“And now he’s cleaning latrines in a Louisiana pen. Kind’a makes you think there is a God, doesn’t it? Don’t you love it!?”
“And the other thing: we need to let young Mister Lancelot Davies know that if he pushes this, there’ll be blood—his blood. Keep the guys at the Vulcan City Journal working on him, call up Brad Bleakridge. Isn’t it time for another one of those corruption-on-the-staff stories? And junior, time to call the Citizens Council—let’s have them throw a little sputum in the path of Mister Lancelot Davies, and then ask our friends down in Mobile to print it. They’re not used to printing screed from the Citizens Council, but for us, they’ll do it. Jim Crow hasn’t shown his head around these parts for a while, but I reckon he’s got a bit of life in him yet. We’re not taking lip from no uppity Black lawyer, yuh hear? Hell, we’ll paint him as a racist–isn’t that how the boys at the Vulcan City Journal do it?”
“I’ll be right on it, daddy,” responded junior. But one thing was still bothering Kingfish. Could he count on his own team? Was one of them selling him out? He harbored a suspicion ever since his buddy, Steven Windbag, reported on a recent visit to Don Tate, a donor who had suddenly gotten tight with his money. Can’t run this show without Windbag. Moreover, when they start catching on, he’ll the the first man to throw under the bus. Kingfish knew the value of having a fat ram to sacrifice. Why it could save your own skin.
Still, there was something else. Something was really bothering Kingfish. Was it those tapes that Don Tate had and kept threatening to go to the feds with? Or was it something else? There was a leak. Plain as day. Someone close to Kingfish and to Windbag was out there talking. Confidences had been betrayed. Yes, that was it. The leaks. Kingfish pulled junior to the side and whispered. “Keep your eye on that Periwinkle Childress. I don’t trust her. Ain’t nuthin’ worse than a Christ-bit politician.” “You bet, daddy.”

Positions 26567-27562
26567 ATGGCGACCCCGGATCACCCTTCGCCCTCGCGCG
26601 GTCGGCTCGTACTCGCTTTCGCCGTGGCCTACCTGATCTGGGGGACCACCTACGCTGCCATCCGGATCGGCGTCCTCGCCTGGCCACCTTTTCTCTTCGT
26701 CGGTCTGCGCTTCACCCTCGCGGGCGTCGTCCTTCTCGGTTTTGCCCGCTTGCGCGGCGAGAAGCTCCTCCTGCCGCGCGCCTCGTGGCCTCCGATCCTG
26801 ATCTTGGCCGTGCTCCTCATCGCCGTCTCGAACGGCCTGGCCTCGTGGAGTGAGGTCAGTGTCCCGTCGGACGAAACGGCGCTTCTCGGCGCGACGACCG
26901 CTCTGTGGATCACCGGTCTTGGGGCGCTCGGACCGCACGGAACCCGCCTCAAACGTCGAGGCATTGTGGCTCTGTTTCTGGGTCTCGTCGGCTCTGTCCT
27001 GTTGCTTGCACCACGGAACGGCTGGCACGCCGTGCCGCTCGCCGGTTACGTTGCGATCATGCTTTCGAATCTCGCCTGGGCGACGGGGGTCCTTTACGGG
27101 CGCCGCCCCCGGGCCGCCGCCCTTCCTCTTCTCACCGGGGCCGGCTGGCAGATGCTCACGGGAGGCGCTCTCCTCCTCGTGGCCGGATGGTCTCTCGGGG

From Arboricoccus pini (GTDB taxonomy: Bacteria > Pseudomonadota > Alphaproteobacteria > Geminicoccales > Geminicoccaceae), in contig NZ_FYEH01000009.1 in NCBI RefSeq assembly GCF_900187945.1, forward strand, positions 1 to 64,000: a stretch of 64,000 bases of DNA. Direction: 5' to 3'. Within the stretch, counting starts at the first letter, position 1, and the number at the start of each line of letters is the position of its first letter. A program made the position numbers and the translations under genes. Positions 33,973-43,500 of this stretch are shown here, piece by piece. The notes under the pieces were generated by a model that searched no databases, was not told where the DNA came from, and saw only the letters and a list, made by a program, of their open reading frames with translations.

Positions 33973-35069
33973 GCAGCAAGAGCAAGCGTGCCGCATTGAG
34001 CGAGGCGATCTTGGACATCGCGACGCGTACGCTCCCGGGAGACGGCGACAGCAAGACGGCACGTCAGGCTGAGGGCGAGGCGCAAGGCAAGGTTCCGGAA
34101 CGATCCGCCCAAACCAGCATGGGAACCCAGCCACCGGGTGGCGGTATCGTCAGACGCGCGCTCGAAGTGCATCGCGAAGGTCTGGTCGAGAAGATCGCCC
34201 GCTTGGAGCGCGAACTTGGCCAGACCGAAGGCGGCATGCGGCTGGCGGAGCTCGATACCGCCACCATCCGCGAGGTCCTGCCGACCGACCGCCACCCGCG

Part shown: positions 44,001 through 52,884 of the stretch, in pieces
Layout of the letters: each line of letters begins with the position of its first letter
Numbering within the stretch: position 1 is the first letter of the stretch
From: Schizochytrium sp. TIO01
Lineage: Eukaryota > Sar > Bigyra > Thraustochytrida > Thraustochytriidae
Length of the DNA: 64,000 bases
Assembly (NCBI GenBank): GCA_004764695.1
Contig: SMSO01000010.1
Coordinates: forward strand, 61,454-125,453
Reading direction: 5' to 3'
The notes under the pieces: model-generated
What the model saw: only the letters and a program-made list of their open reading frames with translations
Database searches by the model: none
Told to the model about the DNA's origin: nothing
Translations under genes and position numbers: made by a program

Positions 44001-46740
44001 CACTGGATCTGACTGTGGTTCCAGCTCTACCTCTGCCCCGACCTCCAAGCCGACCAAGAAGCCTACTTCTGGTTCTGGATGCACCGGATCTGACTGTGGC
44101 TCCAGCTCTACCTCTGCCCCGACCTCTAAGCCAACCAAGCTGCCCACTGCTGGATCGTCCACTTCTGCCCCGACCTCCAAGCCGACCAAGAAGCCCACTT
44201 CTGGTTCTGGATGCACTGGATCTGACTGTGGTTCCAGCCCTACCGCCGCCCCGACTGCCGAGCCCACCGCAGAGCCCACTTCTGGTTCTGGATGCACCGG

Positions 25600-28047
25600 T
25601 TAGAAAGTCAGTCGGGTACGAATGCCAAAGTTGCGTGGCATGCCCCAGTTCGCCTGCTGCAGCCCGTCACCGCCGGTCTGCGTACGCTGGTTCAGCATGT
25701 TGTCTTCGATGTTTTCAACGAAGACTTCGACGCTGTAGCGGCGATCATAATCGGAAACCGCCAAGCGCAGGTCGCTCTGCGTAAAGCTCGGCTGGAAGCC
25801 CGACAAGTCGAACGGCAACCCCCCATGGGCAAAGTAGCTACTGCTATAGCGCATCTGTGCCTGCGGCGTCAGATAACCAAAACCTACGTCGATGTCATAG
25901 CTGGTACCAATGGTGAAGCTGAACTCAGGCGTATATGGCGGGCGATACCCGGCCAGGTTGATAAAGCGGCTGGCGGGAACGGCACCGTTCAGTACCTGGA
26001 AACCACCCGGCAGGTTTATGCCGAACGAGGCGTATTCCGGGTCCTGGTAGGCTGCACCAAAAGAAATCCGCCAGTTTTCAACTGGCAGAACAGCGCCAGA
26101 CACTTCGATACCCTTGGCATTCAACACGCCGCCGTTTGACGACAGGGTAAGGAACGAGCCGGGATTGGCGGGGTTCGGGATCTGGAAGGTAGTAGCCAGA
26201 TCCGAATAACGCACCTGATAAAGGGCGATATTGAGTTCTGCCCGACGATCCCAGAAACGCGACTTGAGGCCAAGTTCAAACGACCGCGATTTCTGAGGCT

Thus ended the holiday council of war. And now the wait’s on. How much toothpaste will be squeezed out of the tube? But we’re getting ahead of the story.
We’re still in the midst of this melodrama, and there are many chapters to follow. But of course, history is not melodrama, even if it usually reads like that. It was real blood, not tomato catsup or the pale ectoplasm of statistics, that wet the ground at Bloody Angle and darkened the waters of Bloody Pond. The lives ruined are real lives, and the democracy sullied is not from some fairy-tale place. It is our own. This tragedy is not imagined. It is real.
Here is the shadow of truth, for only the shadow is true.
More from Scott Horton:
Conversation — August 5, 2016, 12:08 pm
Sidney Blumenthal on the origins of the Republican Party, the fallout from Clinton’s emails, and his new biography of Abraham Lincoln
Conversation — March 30, 2016, 3:44 pm
Joseph Hickman discusses his new book, The Burn Pits, which tells the story of thousands of U.S. soldiers who, after returning from Iraq and Afghanistan, have developed rare cancers and respiratory diseases.
Years ago, I lived in Montana, a land of purple sunsets, clear streams, and snowflakes the size of silver dollars drifting through the cold air. There were no speed limits and you could legally drive drunk. My small apartment in Missoula had little privacy. In order to write, I rented an off-season fishing cabin on Rock Creek, a one-room place with a bed and a bureau. I lacked the budget for a desk. My idea was to remove a sliding door from a closet in my apartment and place it over a couple of hastily cobbled-together sawhorses.
Age after which Mick Jagger has said that he’d “rather die” than still be performing “Satisfaction”:
A bioengineered lacrimal gland was successfully shedding tears.
Investigators found that a surgeon in Massachusetts accidentally removed a kidney from the wrong patient, and a former mayor in Thailand was given a six-month prison sentence for kicking his doctor in the neck.
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“Matt was happy enough to sustain himself on the detritus of a world he saw as careening toward self-destruction, and equally happy to scam a government he despised. 'I’m glad everyone’s so wasteful,' he told me. 'It supports my lifestyle.'”